When I first started seeing side knot/twist tops pop up around town, I was intrigued but not immediately sold. Other than an interesting design detail, what was the purpose of the knot? Would it feel weird during wear?
I decided to find out. When I’m faced with a trend I’m skeptical about, the easiest thing for me to do is to sew one up, and see how I like it. It’s faster (and cheaper!) than browsing the mall, and results in a better fit anyway! Plus, I’m on a RTW fast, so me-made is just the name of the game.
My first knot tee was the Harbor Knot by Striped Swallow Designs last year. After making up a multi-generational series of Harbor Knot tees and tanks (check them out here and here), I decided that I did indeed find them cute and wearable, but as fall turned into winter, I put aside my knotted tees/tanks and turned to other new patterns and styles.
Until last week, when Kennis Wong, designer behind Itch to Stitch, put out a testing call for her Nottingham top. I was reminded of how much I enjoyed the style last year, and always being impressed with her drafting, decided to give the Nottingham a try.
I also really enjoy a good research project, and I looked forward to being able to compare and contrast the two patterns. Make sure you read to the bottom for a quick photo comparison if you’re also curious!
~The Nottingham: It’s all in the details~
The Nottingham first caught my eye for those gorgeous bell sleeves- this is a detail that looks very delicate and feminine in a lightweight fabric, and I had just the thing in my stash from last year’s swap meet adventure at the National City Swap Meet.
Annnnddd…..I’m going back soon, so I really need to use up what I bought so I can justify some more purchases- it just doesn’t get better than $1/yard!
If you’re not into bell sleeves, the Nottingham also has options for elbow and long sleeves- something I’ll be sure to keep in mind when the weather cools down again. For now, it’s bell sleeves all the way!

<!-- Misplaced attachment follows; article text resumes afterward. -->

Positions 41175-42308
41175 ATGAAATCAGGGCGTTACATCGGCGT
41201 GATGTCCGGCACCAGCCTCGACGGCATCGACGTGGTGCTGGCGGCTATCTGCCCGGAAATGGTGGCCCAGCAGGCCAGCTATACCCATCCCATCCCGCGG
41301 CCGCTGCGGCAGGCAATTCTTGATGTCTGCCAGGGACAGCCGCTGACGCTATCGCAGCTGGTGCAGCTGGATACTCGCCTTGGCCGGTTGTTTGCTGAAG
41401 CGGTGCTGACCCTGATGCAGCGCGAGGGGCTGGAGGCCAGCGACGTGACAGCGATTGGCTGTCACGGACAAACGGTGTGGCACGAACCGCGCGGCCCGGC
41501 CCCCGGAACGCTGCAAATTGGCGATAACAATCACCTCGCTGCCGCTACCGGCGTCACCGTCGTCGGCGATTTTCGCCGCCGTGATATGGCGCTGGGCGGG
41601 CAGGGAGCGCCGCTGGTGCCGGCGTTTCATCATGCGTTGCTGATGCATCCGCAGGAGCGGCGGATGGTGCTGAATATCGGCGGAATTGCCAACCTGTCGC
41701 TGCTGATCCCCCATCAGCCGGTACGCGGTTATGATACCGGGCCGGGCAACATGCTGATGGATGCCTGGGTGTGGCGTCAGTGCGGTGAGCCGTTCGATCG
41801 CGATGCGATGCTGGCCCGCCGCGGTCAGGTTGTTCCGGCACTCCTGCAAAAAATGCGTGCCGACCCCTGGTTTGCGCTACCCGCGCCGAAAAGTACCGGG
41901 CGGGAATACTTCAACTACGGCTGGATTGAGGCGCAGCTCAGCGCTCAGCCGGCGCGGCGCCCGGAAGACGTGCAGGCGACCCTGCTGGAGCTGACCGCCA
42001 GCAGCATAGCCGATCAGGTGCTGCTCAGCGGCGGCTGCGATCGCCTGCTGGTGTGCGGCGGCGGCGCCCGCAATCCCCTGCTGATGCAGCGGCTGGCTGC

Another thing that sets the Nottingham apart is the all in one front piece construction. With my Harbor Knots, I needed an additional front piece and a good look at the video to make sure I was sewing them correctly- the Nottingham is cut all in one piece for the front, and the twist is intuitive and easy for me to do with just the illustrations as a guide.
I didn’t want to grade the pattern out, even though my hip size is slightly bigger than the size 0, and it worked out perfectly in this fabric. If you’re using something with more structure than my ITY, I would recommend grading for fit. The finished hip measurements are a bit deceptive, due to the knot, and you don’t want it too tight there.
One thing that I do plan on changing for future version is the neckline- it’s pretty high, and I like to show a little more skin in the summer, as well as have easy nursing access. I also wish there was a tank option included- the racerback option on the Harbor Knot is perfect for warmer weather, and I missed that here.
I did think about mashing the Nottingham with the free Lago tank (see my review of that pattern here), or drafting the neckline and racerback of the Harbor Knot onto the Nottingham to make the best of both worlds 🙂 I should get to have my sewing cake and eat it too, right?! (Lago pictured below)
Here are a couple quick comparison pictures, if you’re curious. The purple floral is the Harbor- the blue is the Nottingham.
What are your thoughts? Do you like to compare similar patterns to find (or hack!) your favorite fit? Share with me your favorite pattern mash in the comments!
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